ALBANY — New York Senate staffers have begun organizing a labor union, a step that could eventually allow them to collectively bargain a contract.
On Friday, a group of Senate legislative staffers announced that they are in the process of forming the New York State Legislative Workers United (NYSLWU).
According to a press release, those looking to become members of the NYSLWU hold a range of ideological perspectives and work in Senate offices representing “every corner” of New York. The staffers recently delivered a letter to Senate Majority Leader Andrea Stewart-Cousins requesting support for their efforts to organize their workplaces in the Senate.
“At this stage, our intention is merely to make ourselves known so that we can continue to organize in public without fear of retaliation,” the group told Stewart-Cousins. “We look forward to embarking on this process with you, and eventually sitting at the table to collectively bargain for a contract that recognizes the value and level of service we bring to the New York State Legislature.”
A Stewart-Cousins spokesman told the Times Union on Friday, “We have received the letter and will review any additional information forthcoming.”
The effort in the state Senate follows the successful unionization of the New York City Council staffers, US Congressional staffers, and legislative staffers in Massachusetts.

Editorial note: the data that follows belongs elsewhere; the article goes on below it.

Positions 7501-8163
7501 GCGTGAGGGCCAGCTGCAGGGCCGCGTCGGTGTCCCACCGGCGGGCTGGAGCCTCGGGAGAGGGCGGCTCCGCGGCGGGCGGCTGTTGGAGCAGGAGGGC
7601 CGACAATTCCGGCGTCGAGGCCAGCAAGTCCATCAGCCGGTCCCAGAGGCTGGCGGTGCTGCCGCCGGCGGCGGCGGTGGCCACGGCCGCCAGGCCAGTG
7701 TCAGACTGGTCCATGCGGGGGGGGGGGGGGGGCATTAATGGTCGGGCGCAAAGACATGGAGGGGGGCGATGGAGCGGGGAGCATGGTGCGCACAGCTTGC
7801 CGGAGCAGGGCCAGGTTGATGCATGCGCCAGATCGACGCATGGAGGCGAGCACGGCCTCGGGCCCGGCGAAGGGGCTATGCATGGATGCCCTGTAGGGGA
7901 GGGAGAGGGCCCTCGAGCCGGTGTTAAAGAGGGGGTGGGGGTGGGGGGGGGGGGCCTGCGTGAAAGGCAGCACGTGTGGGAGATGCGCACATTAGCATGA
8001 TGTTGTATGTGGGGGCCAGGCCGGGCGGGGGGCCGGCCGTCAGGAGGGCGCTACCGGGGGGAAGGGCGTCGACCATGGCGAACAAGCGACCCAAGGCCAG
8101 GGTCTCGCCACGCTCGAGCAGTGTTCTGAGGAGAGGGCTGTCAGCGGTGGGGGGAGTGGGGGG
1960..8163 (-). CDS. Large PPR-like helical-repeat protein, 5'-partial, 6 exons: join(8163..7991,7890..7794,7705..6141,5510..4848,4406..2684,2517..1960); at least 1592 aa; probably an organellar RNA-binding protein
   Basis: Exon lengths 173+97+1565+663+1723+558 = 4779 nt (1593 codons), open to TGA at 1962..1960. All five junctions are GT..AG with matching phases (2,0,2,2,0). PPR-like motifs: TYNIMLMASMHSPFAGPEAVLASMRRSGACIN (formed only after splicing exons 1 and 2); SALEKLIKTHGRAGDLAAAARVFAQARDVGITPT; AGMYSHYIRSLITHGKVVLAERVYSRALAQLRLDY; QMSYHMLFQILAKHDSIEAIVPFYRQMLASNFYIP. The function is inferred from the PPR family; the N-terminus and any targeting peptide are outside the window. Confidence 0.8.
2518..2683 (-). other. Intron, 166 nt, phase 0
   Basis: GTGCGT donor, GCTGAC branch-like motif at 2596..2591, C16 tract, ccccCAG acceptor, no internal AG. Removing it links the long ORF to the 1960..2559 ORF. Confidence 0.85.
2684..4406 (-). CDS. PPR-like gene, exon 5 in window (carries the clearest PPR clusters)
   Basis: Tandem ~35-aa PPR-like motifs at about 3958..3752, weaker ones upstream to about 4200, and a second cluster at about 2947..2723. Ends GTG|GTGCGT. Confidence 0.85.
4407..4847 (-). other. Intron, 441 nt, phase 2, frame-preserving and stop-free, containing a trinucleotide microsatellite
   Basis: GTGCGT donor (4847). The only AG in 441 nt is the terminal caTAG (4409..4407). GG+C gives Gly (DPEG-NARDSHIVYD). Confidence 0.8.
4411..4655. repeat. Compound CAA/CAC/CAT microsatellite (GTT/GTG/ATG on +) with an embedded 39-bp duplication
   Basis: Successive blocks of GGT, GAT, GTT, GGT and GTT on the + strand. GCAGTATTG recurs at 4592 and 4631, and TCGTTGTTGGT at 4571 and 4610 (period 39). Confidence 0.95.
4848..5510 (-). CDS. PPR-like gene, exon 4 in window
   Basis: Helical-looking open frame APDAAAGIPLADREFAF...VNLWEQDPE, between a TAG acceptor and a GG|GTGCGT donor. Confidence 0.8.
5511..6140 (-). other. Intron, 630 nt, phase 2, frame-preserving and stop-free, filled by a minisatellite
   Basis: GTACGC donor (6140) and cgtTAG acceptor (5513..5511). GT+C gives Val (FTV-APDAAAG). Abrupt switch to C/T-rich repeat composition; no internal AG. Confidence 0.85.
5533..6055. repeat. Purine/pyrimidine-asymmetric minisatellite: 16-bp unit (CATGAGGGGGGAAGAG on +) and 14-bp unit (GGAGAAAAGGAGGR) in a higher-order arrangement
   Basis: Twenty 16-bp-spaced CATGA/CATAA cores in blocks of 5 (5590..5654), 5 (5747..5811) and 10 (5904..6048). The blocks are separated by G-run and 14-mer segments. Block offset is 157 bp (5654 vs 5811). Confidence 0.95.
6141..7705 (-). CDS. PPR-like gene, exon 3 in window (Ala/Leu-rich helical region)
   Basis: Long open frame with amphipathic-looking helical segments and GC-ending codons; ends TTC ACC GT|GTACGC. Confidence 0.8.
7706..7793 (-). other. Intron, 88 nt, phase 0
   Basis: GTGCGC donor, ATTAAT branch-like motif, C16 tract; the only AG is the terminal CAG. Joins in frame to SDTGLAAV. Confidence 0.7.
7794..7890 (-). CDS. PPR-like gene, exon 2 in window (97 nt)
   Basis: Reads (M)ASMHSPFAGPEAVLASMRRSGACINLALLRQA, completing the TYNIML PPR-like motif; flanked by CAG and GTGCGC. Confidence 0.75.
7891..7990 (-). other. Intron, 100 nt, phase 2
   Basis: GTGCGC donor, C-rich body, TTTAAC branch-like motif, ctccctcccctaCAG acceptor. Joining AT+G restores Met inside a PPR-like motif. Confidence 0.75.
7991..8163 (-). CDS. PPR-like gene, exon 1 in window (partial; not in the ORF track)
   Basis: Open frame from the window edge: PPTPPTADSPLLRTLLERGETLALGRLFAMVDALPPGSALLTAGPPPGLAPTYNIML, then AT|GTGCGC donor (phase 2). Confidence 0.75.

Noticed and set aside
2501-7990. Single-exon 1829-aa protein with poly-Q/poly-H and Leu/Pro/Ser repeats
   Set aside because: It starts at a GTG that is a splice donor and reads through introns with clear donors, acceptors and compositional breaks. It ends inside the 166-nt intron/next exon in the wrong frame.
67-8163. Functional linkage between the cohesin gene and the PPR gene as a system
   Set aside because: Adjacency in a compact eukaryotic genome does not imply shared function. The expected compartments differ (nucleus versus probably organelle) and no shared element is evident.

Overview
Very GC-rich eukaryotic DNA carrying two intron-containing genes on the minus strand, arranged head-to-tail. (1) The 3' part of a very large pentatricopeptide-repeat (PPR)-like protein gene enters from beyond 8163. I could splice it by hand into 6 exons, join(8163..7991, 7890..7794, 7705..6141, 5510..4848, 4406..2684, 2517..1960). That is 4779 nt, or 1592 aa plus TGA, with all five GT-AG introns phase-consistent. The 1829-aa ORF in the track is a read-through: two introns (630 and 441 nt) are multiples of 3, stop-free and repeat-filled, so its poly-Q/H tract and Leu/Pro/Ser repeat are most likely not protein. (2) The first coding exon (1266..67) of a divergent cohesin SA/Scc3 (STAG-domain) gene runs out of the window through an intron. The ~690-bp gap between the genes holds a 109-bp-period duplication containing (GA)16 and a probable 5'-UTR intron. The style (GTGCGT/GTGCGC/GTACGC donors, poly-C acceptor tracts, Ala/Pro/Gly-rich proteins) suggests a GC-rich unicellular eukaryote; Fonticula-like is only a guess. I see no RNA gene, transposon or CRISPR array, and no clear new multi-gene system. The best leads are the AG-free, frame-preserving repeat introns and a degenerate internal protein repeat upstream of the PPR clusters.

The NYSLWU has retained the law firm Levy Ratner as counsel as it works to organize and is collecting union authorization cards from legislative employees. It’s unclear whether Senate leadership will voluntarily agree to recognize the union though some members were supportive of the efforts Friday.
“Every worker deserves a union, and legislative staff work extraordinarily tough jobs without job security,” tweeted Democratic State Sen. Julia Salazar. “I support the state senate staff who are organizing.”
While the Senate workers’ specific demands were not laid out in the letter to Stewart-Cousins, several legislative staffers tweeted on Friday about what they were seeking.
“It’s time for our staff to have a seat at the table on our wages, equity, healthcare, medical leave, etc: the same rights we fight for every day for all New Yorkers,” wrote Maia Berlow, deputy chief of staff and legislative director for Democratic state Sen. Brad Hoylman.
New York legislative employees’ jobs do not carry the same civil service protections as many executive branch workers. It’s also not uncommon for staff to work long hours during the state budget season — far beyond the normal work week — then be asked to use make-up time to volunteer on state political campaigns.
While the NYSLWU says Senate staffers are allowed to unionize under the state’s Taylor Law, that was questioned on Friday by Ken Girardin, a fellow at the fiscally conservative Empire Center for Public Policy, who said that unlike staffers in the executive branch, the 1967 law does not authorize legislative employees to collectively bargain.
“Absent a major change to the Taylor Law (and possibly the state Constitution), any arrangement that binds legislators or a legislative body to the terms of a union contract would raise a list of practical and legal issues, and a union would struggle to get state courts to enforce them,” Girardin wrote on Friday on the think tank’s website.